Buchtar Tabuni complains to police chief about his treatment


Police Isolation Cell, 18 January, 2011

Police-General Bekto Suprapto,

With respect,

With regard to my detention in a police isolation cell for almost two
months, I wish to raise the following problems with the Chief of Police
in Papua:

1. Will the police in Papua explain what my status is, whether I am a
detainee (tapol) or a convicted political prisoner (narapidana). If I am
being held as a detainee in connection with the riot that occurred in
Abepura Prison on 3 December 2010, I ask to be given an arrest warrant
by the police for the period that I have been held in a police isolation
cell . And whether what I myself did together with Filep Karma at the
time of the riot was not in fact an attempt to calm things down while
trying to be a link between the prison officers and the prisoners who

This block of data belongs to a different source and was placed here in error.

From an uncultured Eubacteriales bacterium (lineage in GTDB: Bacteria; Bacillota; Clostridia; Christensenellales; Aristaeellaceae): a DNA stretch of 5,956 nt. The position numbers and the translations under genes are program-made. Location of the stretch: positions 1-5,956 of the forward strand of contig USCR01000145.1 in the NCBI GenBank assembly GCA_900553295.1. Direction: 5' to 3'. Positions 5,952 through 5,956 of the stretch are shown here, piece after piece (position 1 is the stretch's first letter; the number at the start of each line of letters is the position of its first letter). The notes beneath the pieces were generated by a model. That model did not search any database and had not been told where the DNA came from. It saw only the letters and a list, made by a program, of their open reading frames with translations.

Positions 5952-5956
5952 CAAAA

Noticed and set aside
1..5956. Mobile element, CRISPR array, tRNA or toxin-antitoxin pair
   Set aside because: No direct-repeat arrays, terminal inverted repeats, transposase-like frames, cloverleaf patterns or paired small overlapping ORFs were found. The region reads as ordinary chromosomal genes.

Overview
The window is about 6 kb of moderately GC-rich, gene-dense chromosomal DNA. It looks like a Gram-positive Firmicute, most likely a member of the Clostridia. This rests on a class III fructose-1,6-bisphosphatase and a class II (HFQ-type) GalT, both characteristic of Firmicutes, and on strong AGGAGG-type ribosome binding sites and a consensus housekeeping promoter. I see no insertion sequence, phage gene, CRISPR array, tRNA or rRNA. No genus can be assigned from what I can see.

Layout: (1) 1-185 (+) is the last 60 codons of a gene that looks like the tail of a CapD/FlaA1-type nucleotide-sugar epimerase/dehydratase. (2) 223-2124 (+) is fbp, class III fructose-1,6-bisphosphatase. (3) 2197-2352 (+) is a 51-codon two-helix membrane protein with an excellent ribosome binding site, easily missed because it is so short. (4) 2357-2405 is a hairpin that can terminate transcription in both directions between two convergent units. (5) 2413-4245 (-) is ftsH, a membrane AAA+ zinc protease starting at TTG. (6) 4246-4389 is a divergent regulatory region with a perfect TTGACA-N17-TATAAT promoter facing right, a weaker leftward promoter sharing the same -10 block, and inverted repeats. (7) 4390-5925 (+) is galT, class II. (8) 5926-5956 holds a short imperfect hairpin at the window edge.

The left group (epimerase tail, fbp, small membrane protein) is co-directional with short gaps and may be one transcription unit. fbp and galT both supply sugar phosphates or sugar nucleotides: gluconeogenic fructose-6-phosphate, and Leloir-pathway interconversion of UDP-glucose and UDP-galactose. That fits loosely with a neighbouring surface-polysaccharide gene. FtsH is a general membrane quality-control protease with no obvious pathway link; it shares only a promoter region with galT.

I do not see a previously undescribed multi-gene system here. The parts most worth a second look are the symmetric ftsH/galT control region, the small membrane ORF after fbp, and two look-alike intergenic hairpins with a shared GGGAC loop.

were involved in the riot. If my status is that of a narapidana, I
hereby ask to be transferred to Abepura Prison Class IIA. This is
because being held in an isolation cell by the police in Papua has had
the following very damaging consequences for me:

a) My father, Jen Tabuni, who was 54 years old, passed away on
Sunday, 9 January 2011 in Papani Kampung, in the Papuan interior. The
cause of death was that, after hearing that I had been taken from a
police cell and thinking that I had been kidnapped, he suffered a
stroke, fainted and died. This was because there was no information
about my whereabouts after I had been separated and placed in an
isolation cell by the Papuan police, without any clear reason being
given for this;